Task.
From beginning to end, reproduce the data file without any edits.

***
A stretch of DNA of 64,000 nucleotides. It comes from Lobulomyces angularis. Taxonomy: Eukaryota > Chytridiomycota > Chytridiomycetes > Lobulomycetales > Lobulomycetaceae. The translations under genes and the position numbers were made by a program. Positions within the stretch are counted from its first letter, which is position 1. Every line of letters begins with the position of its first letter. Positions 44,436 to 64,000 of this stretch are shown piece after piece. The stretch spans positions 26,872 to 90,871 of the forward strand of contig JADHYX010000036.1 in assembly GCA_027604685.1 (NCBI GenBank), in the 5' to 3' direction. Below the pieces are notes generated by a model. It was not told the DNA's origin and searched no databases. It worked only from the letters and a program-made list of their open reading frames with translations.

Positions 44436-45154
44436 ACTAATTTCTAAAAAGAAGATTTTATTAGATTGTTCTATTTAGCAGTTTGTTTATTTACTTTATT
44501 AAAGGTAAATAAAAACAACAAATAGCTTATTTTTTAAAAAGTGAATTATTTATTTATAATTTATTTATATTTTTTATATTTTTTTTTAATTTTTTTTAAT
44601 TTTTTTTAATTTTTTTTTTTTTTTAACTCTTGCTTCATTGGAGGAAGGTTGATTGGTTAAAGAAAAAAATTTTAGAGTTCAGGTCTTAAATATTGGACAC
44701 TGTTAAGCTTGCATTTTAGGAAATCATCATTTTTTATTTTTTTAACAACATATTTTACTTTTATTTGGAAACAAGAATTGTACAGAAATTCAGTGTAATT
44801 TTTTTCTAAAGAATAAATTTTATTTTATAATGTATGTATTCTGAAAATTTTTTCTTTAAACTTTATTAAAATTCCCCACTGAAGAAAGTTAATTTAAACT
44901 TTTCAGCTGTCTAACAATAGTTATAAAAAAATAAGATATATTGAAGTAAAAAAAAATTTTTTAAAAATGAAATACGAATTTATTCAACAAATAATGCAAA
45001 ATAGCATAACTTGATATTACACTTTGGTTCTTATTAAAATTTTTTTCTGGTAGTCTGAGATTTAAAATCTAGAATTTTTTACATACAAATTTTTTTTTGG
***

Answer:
A stretch of DNA of 64,000 nucleotides. It comes from Lobulomyces angularis. Taxonomy: Eukaryota > Chytridiomycota > Chytridiomycetes > Lobulomycetales > Lobulomycetaceae. The translations under genes and the position numbers were made by a program. Positions within the stretch are counted from its first letter, which is position 1. Every line of letters begins with the position of its first letter. Positions 44,436 to 64,000 of this stretch are shown piece after piece. The stretch spans positions 26,872 to 90,871 of the forward strand of contig JADHYX010000036.1 in assembly GCA_027604685.1 (NCBI GenBank), in the 5' to 3' direction. Below the pieces are notes generated by a model. It was not told the DNA's origin and searched no databases. It worked only from the letters and a program-made list of their open reading frames with translations.

Positions 44436-45154
44436 ACTAATTTCTAAAAAGAAGATTTTATTAGATTGTTCTATTTAGCAGTTTGTTTATTTACTTTATT
44501 AAAGGTAAATAAAAACAACAAATAGCTTATTTTTTAAAAAGTGAATTATTTATTTATAATTTATTTATATTTTTTATATTTTTTTTTAATTTTTTTTAAT
44601 TTTTTTTAATTTTTTTTTTTTTTTAACTCTTGCTTCATTGGAGGAAGGTTGATTGGTTAAAGAAAAAAATTTTAGAGTTCAGGTCTTAAATATTGGACAC
44701 TGTTAAGCTTGCATTTTAGGAAATCATCATTTTTTATTTTTTTAACAACATATTTTACTTTTATTTGGAAACAAGAATTGTACAGAAATTCAGTGTAATT
44801 TTTTTCTAAAGAATAAATTTTATTTTATAATGTATGTATTCTGAAAATTTTTTCTTTAAACTTTATTAAAATTCCCCACTGAAGAAAGTTAATTTAAACT
44901 TTTCAGCTGTCTAACAATAGTTATAAAAAAATAAGATATATTGAAGTAAAAAAAAATTTTTTAAAAATGAAATACGAATTTATTCAACAAATAATGCAAA
45001 ATAGCATAACTTGATATTACACTTTGGTTCTTATTAAAATTTTTTTCTGGTAGTCTGAGATTTAAAATCTAGAATTTTTTACATACAAATTTTTTTTTGG